Does Baking Soda Go Bad or Expire?
Baking soda, also known as sodium bicarbonate, is an essential pantry staple every prepper should have in abundance due to its wide spectrum of uses.
Not only is it the requisite leavening agent for most recipes, but it also offers many additional uses, from hygienic to medicinal.
Does Baking Soda Expire?
The short answer is no, baking soda does not expire, nor is it even stamped with an expiration date. Baking soda is considered a nonperishable food, but it is sold with a best-if-used-by date.
According to the FDA, however, this isn’t required and only indicates optimal quality and flavor. While baking soda may lose its efficacy over time, in most cases, it essentially lasts indefinitely as long as it’s stored properly.
Most websites tell you the rule of thumb is two years past the best-by date or six months for an opened package. However, in my half-a-century-plus walk on this planet, I’ve never seen a single instance where my baking soda didn’t work, regardless of its age.
While this guidance stems from the USDA, it only pertains to the best freshness and quality. Per the FDA’s Senior Advisor for Food Safety, the consumer has sole discretionary responsibility to
“routinely examine foods in their kitchen cabinets or pantry that are past their “Best if Used By” date to determine if the quality is sufficient for use. If the products have changed noticeably in color, consistency or texture, consumers may want to avoid eating them. “
Does Baking Soda Go Bad?
Although baking soda doesn’t necessarily expire, there are a couple of caveats worth mentioning.
One area for concern is the fact that baking soda is a hygroscopic substance, and, as such, it absorbs moisture from the air. This is especially problematic in humid environments. Humidity can cause your baking soda to clump and mold, which can be harmful if consumed.
Even so, I’ve lived in many humid climates and have never seen moldy baking soda.
Ideally, you should store your baking soda between 30 and 70 degrees Fahrenheit. You should also keep it away from high-risk areas, such as your sink, dishwasher, coffee pot, or stove, where rising steam can increase the risk of moisture and subsequently contribute to molding.
Odors and Tastes
Baking soda is frequently used as a deodorizer and commonly used in refrigerators to absorb foul smells. For this reason, I don’t recommend storing baking soda you intend to cook with in the refrigerator.
Aside from the fact that there’s no need for it, your baking soda can take on the smells of the food in your fridge, and you could actually end up sabotaging your supply.
Baking soda has odor-grabbing molecules that can alter the flavor of your food. Whatever molecules the baking soda grabs from your fridge could permeate your food, leaving you with a less desirable result.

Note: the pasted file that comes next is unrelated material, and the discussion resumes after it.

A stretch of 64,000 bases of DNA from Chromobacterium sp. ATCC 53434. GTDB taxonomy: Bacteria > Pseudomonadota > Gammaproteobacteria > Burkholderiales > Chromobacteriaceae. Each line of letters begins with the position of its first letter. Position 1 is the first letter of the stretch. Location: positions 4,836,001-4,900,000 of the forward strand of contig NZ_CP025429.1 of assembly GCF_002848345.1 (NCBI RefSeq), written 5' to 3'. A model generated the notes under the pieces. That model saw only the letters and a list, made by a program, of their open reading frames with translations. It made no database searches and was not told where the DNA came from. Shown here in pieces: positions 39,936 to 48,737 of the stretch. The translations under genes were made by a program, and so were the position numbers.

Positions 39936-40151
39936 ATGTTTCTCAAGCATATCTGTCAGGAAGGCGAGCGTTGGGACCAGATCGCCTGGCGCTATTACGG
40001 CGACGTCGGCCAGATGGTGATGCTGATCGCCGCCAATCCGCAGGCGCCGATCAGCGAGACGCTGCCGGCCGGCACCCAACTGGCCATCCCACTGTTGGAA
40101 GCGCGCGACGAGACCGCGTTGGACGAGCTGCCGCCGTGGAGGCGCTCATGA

It’s best to store your baking soda in a cool, dry location in an air-tight container.
If you have a separate box of baking soda that you use for deodorizing, it’s a good idea to clearly mark your boxes to avoid any confusion.
How to Tell If Your Baking Soda Is Still Good
If you still need a little reassurance that your baking soda is good, you can always test its potency by mixing it with a little vinegar. Some people give you a premeasured amount of one teaspoon of baking soda to one tablespoon of vinegar, but any amount of both will usually react.
If it fizzes, it’s still good!
Will Old Baking Soda Make You Sick?
Even if your baking soda doesn’t fizz, the worst-case scenario is that you end up with unrisen baked goods. If your baking soda fails to produce the expected leavening action, your cakes and pastries might not look pretty, but they’re still safe to eat.
Old or “expired” baking soda isn’t harmful to your health, but some people report it has an unpleasant, bitter taste.
If you’re still a little hesitant about using that old baking soda and aren’t quite comfortable using it in your food, it’s understandable. But don’t toss it out just yet!
What Can You Use Old Baking Soda For?
Even if you feel like your baking soda is unsuitable for human consumption, you can still use it for plenty of other things.
From cleaning bathrooms and kitchens to scrubbing pots and pans, baking soda is great to use as a mild abrasive. One of my favorite uses for baking soda is cleaning my stainless steel pots and pans. For really stubborn areas, add a little vinegar and watch the bubbles work their magic.
Baking soda works well for deodorizing your refrigerator, making DIY deodorants, or even giving your laundry a boost.
Baking soda does an excellent job of killing the very pests that threaten your food supply:
- Snails and slugs
- Mice and rats
- Bed bugs
Putting out fires
Dowse a small kitchen fire with baking soda and let it smother the flame.
Baking soda neutralizes acids. Use it to clean battery acid from your driveway or oil and grease from your clothes or carpet.
Baking soda is useful for a wide spectrum of ailments, including acid reflux. It can also be used as an antifungal, antibacterial, or even as a treatment for bug bites and sunburns.
Marinade your meat in baking soda for three to five hours, rinse, and cook to keep your survival meats tender.
What If My Baking Soda Doesn’t Fizz?
If, for some reason, your baking soda has indeed lost its potency and doesn’t fizz, here are some other things you should have on hand that you can use instead:
Baking powder: Although not as strong as baking soda, three teaspoons of baking powder for every one teaspoon of baking soda ought to do the trick.
Bakers ammonia: Similar to sodium bicarbonate, ammonium bicarbonate is a great alternative.
Self-rising flour: One cup (200 grams) of self-rising flour contains 1 ½ teaspoons of baking powder.
As will all things prepping, proper storage is paramount to long-lasting food preservation. By using air-tight containers and staying away from moisture, your baking soda can last a lifetime.